Linda: My novice experience was exciting and disappointing. I'm a very nervous competitor. An experienced handler told me that the dog can sense your feelings through the lead! So I have learned to take a deep breath before I enter the ring. I found as a beginning handler asking help from more experienced handlers was always helpful. An experienced handler watching would observe mistakes that could make a difference in running a dog. Things like the turn of my shoulders, or the position of my hand. I learned to appreciate agility by watching the more advanced competitors handle their disappointments and accomplishments- Remembering to always appreciate when Niki and I finished a course to feel good about what we have done.

Polly: How have dog sports changed in the years that you've been involved? What do you think was the biggest change, and why? What do you think has been the biggest improvement, and why?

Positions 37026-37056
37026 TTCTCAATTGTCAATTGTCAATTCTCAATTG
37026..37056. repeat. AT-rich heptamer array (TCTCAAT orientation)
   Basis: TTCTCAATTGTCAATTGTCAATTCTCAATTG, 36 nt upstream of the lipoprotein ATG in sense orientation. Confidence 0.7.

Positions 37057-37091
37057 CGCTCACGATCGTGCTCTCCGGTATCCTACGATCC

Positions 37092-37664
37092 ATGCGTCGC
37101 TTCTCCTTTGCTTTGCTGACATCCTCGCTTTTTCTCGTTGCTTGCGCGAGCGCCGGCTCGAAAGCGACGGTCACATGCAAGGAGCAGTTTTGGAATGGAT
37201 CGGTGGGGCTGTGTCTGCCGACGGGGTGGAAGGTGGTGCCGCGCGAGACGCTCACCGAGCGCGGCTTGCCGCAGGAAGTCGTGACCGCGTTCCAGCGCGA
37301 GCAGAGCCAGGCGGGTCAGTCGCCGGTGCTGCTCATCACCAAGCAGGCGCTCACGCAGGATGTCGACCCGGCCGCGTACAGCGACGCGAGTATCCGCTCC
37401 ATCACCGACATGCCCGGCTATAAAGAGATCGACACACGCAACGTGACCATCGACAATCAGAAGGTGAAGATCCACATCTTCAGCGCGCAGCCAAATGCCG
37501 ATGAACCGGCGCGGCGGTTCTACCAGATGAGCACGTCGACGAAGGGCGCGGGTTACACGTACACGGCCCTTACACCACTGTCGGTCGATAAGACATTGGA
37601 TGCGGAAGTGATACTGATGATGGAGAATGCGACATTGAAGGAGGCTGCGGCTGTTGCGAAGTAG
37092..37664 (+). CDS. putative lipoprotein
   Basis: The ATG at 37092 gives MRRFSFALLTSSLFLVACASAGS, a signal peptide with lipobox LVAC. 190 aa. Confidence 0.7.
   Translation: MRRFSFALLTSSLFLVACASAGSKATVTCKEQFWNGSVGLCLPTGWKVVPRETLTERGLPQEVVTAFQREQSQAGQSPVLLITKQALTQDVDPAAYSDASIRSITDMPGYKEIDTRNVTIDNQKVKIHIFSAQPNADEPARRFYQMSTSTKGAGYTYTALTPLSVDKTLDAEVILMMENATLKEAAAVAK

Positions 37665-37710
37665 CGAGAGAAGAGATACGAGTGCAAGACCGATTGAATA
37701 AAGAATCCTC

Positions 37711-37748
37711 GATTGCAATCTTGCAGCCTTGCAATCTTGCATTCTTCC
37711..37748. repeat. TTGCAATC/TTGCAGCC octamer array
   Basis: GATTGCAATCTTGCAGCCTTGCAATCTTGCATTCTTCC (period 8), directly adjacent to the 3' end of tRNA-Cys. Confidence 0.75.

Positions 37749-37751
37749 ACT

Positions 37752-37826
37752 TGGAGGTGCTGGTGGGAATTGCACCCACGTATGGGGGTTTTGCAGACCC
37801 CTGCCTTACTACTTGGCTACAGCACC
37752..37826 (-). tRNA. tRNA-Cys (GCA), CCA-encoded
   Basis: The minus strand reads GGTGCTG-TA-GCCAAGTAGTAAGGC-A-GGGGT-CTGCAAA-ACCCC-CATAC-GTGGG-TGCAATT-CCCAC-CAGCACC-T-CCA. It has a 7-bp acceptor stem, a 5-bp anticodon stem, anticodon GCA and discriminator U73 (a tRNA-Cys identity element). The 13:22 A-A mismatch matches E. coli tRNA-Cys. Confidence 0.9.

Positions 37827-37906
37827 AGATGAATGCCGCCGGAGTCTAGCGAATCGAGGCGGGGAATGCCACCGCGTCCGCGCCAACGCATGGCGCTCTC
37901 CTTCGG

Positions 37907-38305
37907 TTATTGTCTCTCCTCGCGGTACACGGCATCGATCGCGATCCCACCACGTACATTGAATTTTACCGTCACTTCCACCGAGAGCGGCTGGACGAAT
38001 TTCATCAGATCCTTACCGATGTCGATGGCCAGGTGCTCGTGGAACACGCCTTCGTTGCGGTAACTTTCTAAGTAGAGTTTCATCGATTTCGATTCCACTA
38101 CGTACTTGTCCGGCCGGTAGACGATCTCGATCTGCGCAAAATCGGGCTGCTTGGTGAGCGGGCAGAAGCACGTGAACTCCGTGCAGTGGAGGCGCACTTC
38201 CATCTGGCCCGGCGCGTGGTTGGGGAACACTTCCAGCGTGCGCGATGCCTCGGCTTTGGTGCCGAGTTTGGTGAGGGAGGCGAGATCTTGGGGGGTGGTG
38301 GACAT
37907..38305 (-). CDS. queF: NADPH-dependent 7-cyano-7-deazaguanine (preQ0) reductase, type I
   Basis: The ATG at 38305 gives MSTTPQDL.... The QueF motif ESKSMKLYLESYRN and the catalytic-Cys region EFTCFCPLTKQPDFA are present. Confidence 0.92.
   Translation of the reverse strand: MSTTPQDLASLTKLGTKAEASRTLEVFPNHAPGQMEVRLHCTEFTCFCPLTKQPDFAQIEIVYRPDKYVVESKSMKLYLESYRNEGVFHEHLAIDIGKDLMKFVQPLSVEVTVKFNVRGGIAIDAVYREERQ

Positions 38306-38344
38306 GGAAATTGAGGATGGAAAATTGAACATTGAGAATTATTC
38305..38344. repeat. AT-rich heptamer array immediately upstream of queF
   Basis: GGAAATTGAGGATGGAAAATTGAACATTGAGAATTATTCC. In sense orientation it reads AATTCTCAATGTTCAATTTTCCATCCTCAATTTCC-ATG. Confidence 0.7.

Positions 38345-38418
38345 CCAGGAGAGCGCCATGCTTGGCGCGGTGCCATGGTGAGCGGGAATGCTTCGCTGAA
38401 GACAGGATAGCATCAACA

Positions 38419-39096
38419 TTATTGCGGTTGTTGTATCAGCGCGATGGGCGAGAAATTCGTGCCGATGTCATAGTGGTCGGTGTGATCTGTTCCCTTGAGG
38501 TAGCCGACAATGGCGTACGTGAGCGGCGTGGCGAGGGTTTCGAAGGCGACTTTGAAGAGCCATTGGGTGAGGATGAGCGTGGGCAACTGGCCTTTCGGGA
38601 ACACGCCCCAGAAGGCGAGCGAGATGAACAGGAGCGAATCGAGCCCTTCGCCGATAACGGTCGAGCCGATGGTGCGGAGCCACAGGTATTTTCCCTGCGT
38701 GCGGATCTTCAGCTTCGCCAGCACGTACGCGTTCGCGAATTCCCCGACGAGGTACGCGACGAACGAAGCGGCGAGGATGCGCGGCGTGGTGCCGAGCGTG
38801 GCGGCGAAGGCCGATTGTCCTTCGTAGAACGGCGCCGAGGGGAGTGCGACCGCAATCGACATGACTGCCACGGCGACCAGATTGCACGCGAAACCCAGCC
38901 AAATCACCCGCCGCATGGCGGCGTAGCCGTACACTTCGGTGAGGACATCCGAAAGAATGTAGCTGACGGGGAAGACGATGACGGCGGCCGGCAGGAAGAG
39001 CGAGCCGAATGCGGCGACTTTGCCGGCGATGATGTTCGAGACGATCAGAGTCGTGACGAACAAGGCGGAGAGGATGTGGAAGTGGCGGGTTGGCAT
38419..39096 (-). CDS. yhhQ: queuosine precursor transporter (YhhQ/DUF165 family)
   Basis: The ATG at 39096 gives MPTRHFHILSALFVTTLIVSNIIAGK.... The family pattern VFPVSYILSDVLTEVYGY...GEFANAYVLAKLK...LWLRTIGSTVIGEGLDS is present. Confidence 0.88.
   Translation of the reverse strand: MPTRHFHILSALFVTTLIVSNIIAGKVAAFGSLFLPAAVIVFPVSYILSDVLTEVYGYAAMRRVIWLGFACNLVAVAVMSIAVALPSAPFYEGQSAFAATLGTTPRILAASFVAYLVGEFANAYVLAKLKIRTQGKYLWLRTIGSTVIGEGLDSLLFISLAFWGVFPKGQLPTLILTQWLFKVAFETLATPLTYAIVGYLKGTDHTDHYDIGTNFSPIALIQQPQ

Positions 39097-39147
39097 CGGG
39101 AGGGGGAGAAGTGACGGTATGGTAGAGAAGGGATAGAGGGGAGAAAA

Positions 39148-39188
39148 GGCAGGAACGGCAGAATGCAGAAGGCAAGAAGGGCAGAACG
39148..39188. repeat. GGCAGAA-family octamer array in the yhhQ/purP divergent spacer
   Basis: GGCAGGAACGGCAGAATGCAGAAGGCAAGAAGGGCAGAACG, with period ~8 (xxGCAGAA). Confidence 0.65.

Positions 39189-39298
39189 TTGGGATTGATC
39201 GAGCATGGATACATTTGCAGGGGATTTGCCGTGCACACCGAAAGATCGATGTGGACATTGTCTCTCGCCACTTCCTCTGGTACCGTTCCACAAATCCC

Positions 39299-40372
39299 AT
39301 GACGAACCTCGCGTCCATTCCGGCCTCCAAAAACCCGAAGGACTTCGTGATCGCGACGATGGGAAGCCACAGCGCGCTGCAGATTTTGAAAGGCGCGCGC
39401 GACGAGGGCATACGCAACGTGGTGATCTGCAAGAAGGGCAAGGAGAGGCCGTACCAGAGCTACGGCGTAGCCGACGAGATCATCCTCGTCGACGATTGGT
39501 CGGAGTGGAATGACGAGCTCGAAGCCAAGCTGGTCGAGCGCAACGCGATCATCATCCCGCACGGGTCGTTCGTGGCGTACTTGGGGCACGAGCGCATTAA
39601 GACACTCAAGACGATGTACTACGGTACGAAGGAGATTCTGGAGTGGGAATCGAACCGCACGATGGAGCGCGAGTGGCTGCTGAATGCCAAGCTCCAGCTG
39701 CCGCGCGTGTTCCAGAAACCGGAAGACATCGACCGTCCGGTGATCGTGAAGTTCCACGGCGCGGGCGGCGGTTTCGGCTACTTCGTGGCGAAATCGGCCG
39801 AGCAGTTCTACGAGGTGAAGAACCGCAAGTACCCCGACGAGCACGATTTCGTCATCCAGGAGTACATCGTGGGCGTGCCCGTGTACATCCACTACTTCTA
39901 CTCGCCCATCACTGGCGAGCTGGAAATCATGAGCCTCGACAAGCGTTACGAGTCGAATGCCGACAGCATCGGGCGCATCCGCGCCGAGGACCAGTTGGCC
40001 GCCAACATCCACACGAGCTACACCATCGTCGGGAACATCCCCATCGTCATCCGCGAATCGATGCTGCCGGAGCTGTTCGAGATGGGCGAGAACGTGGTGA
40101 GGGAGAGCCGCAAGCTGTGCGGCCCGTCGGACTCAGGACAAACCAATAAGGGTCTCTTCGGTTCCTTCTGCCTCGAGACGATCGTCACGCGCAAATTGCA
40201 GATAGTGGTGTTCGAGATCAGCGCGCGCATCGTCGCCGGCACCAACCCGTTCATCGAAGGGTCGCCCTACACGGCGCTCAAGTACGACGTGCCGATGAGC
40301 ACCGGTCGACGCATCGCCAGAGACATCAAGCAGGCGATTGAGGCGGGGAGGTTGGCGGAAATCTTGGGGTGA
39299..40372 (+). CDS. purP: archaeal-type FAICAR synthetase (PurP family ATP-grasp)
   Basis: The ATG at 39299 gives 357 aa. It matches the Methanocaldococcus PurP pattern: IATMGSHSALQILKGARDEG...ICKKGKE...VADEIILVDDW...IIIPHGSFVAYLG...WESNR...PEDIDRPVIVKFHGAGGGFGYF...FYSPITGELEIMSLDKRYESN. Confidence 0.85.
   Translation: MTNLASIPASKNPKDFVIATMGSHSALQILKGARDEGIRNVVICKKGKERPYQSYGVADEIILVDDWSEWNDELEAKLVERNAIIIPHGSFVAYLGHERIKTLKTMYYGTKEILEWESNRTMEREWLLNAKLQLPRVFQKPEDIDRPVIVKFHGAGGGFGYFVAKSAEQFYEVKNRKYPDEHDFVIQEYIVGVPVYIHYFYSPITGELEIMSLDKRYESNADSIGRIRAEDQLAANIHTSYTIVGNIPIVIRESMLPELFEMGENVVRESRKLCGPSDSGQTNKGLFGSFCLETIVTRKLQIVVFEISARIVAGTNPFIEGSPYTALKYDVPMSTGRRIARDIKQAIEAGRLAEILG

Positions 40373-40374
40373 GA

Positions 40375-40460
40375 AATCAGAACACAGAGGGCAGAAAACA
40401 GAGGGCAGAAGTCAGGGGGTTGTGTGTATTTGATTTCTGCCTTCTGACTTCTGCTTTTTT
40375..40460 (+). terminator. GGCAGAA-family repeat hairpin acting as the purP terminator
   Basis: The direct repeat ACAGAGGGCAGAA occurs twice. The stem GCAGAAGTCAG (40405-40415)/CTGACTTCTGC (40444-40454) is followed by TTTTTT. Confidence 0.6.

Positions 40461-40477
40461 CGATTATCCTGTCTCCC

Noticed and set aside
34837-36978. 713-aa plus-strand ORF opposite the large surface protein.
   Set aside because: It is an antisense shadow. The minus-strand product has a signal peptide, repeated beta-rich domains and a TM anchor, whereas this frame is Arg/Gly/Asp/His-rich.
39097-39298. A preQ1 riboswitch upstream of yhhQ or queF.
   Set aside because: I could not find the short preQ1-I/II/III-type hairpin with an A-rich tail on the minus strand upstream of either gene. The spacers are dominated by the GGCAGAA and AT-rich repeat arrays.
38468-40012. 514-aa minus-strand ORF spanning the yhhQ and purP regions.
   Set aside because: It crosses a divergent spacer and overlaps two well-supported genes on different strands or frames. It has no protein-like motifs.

Linda: think the sport of agility has changed. The, courses have become harder and the times are shorter. I think the sport has grown so fast that the organizations are always trying to keep ahead of the competitors' abilities. The biggest improvement I've seen is in the ability of the handlers. They are becoming more and more polished and sophisticated.

Polly: How do you think Novice handlers can be encouraged to make it to their first trial, and then remain active in dog training sports?
Linda: The Novice handler should remember this is an exciting and fun sport. It is YOU and YOUR dog working together as a team! It is easy to become discouraged as a novice handler. When everything seems to go wrong, running a non-traditional dog can be trying, but everyone should remember not all dogs (like people) learn or achieve at the same rate. Once my dog understood what I wanted and the game we were playing she would do her best. Always remember there is tomorrow. Agility can become very addicting when everything falls into place for you and your dog, and you have the run of a lifetime-It happens with constant practice and never giving up!!